Parel identifies Pax Gandhiana as a social and political ‘order of freedom and peace’ grounded in ‘truth’ that will manifest itself with the implementation of Gandhi’s political philosophy (p. 11). It is not, because it cannot be, an order of absolute non-violence. While non-violence was instrumental in resisting and overcoming British rule, Parel’s Gandhi domesticates it into a way of meeting local, civic obligations – once liberation is achieved and Gandhi turned his attention to practical political and economic matters. Gandhi discusses and critiques the emerging order in familiar terms. Throughout his account, Parel shows how Gandhi persistently reclaimed and reinterpreted ideas from his own tradition and melded them with ideas – especially critical ones – inherited from the West. In the case of Pax Gandhiana, the new state should embody a purposive social and political order. The state retains its coercive power, but exercises it only within constitutional limits established by and through consent of the governed. It should engage non-violent NGOs in what Gandhi called the Constructive Programme, generating an ethos of service (seva) that would inform a variety of necessary human activities, including constructive work. Civil disobedience of the type that resisted and overcame empire would only be necessary in local matters, for properly oriented institutions and honest public official would obviate the need for it at the national level. Finally, the struggle for political power would be a matter of party politics played out against a backdrop of free and fair elections (p. 136). But this renewed political environment would not emerge without concentrated effort and self-discipline, and Parel walks the reader through this intensive but rewarding Gandhian project.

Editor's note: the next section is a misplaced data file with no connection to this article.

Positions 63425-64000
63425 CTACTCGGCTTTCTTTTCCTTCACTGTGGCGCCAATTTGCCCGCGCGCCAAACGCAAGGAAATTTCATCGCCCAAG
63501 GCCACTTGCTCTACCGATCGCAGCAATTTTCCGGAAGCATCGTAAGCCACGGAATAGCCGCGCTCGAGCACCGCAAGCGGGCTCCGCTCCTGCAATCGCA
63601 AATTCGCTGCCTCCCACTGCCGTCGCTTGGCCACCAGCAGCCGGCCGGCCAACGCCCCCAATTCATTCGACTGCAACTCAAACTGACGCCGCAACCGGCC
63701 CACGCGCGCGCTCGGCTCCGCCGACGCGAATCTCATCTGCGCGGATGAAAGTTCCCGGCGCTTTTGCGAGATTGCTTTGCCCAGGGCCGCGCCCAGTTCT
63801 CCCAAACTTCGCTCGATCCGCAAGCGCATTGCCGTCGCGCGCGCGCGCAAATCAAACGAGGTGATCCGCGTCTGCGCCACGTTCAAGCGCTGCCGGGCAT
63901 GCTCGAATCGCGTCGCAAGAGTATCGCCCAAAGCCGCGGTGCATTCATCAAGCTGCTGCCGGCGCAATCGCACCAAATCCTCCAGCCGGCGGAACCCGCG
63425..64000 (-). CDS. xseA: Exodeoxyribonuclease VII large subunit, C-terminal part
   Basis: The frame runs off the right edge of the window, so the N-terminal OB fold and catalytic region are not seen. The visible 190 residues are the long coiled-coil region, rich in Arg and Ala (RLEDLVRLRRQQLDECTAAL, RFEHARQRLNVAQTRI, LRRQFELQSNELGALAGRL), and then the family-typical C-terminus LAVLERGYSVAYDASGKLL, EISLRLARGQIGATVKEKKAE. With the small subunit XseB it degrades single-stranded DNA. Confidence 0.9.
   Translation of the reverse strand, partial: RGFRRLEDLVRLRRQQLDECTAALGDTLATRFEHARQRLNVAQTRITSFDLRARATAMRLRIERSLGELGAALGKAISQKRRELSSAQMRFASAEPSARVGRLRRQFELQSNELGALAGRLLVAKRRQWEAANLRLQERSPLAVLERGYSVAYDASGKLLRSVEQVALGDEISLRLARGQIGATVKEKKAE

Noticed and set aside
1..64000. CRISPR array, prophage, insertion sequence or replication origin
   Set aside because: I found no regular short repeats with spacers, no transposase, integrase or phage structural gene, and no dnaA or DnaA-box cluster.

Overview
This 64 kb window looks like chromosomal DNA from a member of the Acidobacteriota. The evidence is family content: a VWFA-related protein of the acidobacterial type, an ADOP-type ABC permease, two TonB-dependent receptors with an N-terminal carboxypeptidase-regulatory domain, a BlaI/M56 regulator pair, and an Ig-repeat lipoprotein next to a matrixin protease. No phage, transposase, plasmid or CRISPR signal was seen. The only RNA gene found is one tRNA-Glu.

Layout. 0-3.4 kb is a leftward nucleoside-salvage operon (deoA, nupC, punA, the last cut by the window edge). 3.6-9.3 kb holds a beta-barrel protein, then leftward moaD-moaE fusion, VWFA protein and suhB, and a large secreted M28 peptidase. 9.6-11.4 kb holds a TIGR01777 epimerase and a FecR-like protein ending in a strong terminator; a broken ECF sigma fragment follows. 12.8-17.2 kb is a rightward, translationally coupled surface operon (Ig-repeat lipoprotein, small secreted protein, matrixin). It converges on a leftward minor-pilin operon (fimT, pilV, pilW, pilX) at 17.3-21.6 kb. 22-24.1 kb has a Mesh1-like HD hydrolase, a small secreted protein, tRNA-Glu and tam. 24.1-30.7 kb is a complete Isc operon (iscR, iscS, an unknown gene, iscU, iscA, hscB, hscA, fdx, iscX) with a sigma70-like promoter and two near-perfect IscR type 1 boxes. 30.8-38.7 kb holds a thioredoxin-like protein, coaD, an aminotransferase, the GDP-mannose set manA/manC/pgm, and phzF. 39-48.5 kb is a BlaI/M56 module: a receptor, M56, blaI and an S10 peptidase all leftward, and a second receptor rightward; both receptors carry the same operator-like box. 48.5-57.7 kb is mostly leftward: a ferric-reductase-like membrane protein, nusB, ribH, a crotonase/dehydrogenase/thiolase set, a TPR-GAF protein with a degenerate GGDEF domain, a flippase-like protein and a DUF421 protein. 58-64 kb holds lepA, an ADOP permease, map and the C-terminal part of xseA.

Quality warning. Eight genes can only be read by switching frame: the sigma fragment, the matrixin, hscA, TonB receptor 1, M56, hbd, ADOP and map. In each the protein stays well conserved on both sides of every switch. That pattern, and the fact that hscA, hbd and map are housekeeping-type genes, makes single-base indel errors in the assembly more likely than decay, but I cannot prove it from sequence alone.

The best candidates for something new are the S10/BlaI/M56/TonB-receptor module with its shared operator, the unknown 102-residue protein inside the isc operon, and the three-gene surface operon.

Unlike some of his contemporaries, Gandhi does not shy away from the idea that political life should be both humane and purposive. A Gandhian social and political order will provide for the development of the full humanity of its subject participants, but this will require reorienting all action to what Gandhi calls ‘truth.’ At the outset this term ‘truth’ might be suspect to Western ears, coming as it does with assumptions about power and possession. Parel’s Gandhi, however, would insist that our suspicions of truth derive from our perspective as subjects and participants in Western politics and civilization. In the West, truth aligns with political and military power, as something possessed, to be imposed upon others for their own good, whether they like it or not. As such, it comes cloaked in the guises of colonialism and cultural imperialism, à la Pax Britannica. Parel demonstrates that for Gandhi, however, appropriate social and political practices, let alone institutions, will only derive from pursuit of the truth that involves working on and through each of the four dimensions of distinctly human existence in the Indian tradition. Parel describes these as ‘the canonical ends of life – ethics (dharma with its emphasis upon duty), economic prosperity and democratic politics (artha), the forms of pleasure (kama) and the pursuit of spiritual transcendence (moksha)’ (p. vii). The challenge of Pax Gandhiana – as both a critique and a way of political being – lies in cultivating and integrating each of these into each human life. Only in this pursuit would the emerging political order of India be humane and avoid both the errors of its caste-ridden past and the pitfalls of the contemporary West.